It is an object of the present invention to provide new or improved hand-mouldable materials.
According to the present invention, there is provided a hand-mouldable material having a softening temperature of less than 60° C., characterised in that the material comprises a thermoplastic polymer selected from copolymers of
a) a lactone or corresponding aliphatic hydroxyacid, and
b) cyclic dimeric ester of an α-hydroxyacid or the corresponding α-hydroxyacid
which have a melt temperature Tm in the range of from 47 to 58° C. and a crystallisation temperature Tc in the range of from 15 to 30° C.
The crystallisation temperature, Tc represents a convenient, measurable parameter on which to assess whether or not the hardening times of a polymer is suitable to enable the material to be employed for hand-moulding and hence, in conjunction with melting point represents a suitable basis for selecting hand mouldable material. Tc herein is defined as the temperature at which the rate of crystallisation reaches a maximum before decreasing as the melt viscosity increases. It is believed that on cooling down from above its melt temperature, the crystallisable segments of a polymer crystallise out from a disordered aggregate of molecules, and the polymer becomes hard, and as a consequence more difficult to mould. The Tc is measured in Perkin-Elmer DSC4 thermal analyser in which a sample is heated for 5 minutes at a rate of 10° C. min-1 its temperature is maintained for a further 2 minutes and is then cooled, for the first 2 minutes at a rate of 20° C. min-1 and thereafter at 2° C. min-1. If the Tc is too high then the polymer tends to set too quickly and be very difficult to mould. If, on the other hand, it is too low then, at ambient temperatures prevalent in domestic or office environments, the polymer will remain soft and tacky for an unduly prolonged period of time before setting and the more extreme polymers may hardly set at all.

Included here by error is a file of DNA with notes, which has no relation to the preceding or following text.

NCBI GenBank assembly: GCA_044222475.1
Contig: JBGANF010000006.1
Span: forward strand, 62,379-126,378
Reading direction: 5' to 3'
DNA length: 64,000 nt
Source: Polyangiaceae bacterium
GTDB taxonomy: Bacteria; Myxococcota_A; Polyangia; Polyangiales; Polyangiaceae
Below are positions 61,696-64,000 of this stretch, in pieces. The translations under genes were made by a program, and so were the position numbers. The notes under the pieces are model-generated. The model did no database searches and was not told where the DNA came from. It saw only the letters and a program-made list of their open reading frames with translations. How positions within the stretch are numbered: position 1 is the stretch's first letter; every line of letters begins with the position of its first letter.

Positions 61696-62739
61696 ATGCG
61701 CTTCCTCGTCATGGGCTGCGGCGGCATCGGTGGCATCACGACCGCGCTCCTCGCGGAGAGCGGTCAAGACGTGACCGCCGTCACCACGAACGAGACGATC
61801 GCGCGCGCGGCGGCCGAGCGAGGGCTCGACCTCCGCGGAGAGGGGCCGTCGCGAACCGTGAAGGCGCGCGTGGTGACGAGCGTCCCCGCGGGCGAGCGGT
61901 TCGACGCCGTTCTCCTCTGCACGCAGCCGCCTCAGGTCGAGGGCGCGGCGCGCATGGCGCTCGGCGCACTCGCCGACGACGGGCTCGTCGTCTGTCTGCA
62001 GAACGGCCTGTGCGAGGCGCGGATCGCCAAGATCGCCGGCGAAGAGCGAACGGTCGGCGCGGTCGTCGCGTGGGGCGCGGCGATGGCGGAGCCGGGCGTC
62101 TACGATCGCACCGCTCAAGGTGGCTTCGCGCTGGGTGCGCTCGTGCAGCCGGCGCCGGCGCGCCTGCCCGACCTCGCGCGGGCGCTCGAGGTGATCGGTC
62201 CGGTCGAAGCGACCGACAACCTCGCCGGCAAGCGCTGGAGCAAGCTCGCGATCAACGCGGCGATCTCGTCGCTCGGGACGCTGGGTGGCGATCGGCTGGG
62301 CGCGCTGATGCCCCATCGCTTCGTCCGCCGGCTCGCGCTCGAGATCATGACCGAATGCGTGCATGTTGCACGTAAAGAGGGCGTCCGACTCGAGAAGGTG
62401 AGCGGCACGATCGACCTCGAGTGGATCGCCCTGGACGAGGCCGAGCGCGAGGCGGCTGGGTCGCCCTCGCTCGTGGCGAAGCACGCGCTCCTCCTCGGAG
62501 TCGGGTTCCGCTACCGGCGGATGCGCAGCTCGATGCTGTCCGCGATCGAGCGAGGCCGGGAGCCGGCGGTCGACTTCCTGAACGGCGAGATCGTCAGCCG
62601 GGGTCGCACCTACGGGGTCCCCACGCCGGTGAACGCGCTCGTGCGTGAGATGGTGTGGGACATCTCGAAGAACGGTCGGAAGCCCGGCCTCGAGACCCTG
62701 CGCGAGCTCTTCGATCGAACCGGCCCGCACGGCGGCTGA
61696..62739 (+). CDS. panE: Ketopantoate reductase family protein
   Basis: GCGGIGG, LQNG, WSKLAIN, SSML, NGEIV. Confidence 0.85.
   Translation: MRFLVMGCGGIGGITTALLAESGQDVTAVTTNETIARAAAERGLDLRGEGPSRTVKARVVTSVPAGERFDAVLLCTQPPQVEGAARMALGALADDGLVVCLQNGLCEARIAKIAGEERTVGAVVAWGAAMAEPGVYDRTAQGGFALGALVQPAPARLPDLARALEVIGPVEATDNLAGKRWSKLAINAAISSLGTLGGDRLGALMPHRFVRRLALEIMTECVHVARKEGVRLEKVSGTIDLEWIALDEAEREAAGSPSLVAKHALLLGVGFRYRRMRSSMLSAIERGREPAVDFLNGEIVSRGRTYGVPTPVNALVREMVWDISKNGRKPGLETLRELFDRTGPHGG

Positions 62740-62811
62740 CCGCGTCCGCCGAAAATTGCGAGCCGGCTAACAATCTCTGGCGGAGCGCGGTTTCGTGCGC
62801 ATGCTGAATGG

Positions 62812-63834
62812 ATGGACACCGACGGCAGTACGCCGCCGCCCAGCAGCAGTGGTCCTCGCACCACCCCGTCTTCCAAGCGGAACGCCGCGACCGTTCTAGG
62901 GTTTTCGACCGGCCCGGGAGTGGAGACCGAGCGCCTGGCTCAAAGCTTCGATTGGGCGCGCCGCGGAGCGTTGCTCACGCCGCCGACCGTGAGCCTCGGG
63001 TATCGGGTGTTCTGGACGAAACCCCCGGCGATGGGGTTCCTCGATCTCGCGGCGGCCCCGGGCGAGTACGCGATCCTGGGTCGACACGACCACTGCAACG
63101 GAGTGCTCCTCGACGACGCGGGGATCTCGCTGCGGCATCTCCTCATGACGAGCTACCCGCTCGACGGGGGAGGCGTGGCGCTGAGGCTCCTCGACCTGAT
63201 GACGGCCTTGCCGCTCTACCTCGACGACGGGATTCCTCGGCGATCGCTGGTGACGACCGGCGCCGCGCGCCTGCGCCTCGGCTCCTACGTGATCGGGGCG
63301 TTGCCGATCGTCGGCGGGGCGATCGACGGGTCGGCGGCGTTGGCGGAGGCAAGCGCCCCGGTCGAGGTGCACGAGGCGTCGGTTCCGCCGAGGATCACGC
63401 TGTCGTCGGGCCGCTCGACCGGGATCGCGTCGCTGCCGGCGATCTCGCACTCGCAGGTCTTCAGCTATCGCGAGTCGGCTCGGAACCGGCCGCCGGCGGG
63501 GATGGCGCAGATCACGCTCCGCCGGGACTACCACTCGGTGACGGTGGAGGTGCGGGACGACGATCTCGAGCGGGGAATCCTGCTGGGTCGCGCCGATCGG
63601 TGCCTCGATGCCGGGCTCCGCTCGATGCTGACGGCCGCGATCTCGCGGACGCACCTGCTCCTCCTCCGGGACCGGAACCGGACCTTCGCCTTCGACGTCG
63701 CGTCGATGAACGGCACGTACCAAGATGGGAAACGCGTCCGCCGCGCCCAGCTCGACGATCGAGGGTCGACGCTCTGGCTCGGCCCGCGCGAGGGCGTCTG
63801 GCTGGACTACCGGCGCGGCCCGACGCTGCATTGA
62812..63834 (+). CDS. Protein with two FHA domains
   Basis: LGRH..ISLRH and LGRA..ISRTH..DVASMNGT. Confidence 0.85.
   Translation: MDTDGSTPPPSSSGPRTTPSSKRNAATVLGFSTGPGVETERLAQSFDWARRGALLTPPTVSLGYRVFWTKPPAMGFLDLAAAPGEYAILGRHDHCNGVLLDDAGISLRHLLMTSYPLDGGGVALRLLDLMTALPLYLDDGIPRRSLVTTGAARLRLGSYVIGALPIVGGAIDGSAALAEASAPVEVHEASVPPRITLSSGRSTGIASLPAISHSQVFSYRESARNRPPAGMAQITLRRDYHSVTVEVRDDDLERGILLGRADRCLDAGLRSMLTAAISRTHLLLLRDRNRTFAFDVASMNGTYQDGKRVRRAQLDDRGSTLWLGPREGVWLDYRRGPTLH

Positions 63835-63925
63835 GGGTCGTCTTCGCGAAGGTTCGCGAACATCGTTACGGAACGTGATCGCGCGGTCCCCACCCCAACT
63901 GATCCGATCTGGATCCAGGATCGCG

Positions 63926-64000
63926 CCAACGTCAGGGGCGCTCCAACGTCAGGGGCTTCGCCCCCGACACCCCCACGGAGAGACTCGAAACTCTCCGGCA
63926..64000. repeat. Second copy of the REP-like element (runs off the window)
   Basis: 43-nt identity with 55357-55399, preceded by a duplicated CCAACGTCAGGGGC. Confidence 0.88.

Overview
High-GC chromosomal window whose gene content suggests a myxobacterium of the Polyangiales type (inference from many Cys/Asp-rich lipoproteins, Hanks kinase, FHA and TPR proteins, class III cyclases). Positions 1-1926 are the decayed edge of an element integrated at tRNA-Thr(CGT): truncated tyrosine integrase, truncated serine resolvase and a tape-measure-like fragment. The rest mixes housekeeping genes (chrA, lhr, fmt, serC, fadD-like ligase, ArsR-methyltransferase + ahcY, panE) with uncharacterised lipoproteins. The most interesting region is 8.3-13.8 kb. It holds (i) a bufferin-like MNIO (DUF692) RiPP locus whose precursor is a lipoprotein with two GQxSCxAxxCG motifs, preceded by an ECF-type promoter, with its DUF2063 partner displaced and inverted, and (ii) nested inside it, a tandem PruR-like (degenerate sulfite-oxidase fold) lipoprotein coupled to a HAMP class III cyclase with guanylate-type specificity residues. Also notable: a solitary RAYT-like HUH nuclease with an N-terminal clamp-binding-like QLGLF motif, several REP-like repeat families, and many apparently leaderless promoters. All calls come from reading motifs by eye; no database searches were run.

The polymeric material according to the invention herein is in essence a copolymer of at least one lactone moiety and at least one cyclic dimeric ester of an α hydroxyacid moiety, otherwise referred to herein as a lactide, or their respective hydroxyacids from which the lactone(s) and lactide(s) can be made. The lactone in a) is preferably a γ, δ or ε lactone, which may be unsubstituted or one or more alkyl substituted from C1 to C6. Substitution, if present, often occurs at the hydroxyl-bearing carbon in the lactone. The lactone is more preferably selected from the group consisting of γ-butyrolactone, γ-valerolactone, δ-valerolactone, ε-caprolactone and trimethylcaprolactone and stereoisomers thereof, of which an especially preferred lactone is ε-caprolactone, in view of commercial availability. The lactide in monomer b) can be a glycolide diester, either unsubstituted or C1-C6 alkyl substituted, of which an especially preferred lactide comprises L-lactide. It is most particularly preferred that the polymer is obtained by the polymerisation of ε-caprolactone and L-lactide.
The weight ratio of lactone to lactide monomer employed to produce the copolymer is often selected in the range of from about 96:4 to about 87:13, and especially when employing ε-caprolactone and L-lactide and preferably in the range of from 95:5 to about 90:10. A particularly preferred range is from 93:7 to 91:9.
The number average molecular mass of the lactone-lactide copolymer, Mn, is desirably selected in the range of 30,000 to 120,000. A preferred range for this parameter is 40,000 to 100,000. It has been found to be particularly preferred to use polymers with Mn between 50,000 and 80,000.
By employing of a suitably selected weight ratio of lactone to lactide, and particularly in conjunction with a copolymer having a suitably chosen high molecular weight, it is possible to select copolymers which are especially well suited for use as hand mouldable materials, in that the melt/softening temperature of the polymer is lowered sufficiently compared with high molecular weight polycaprolactone to provide a margin of safety compared with the temperature at which the human body would encounter pain, whilst at the same time not lowering the crystallisation temperature to such an extent that its hardening time is unduly prolonged.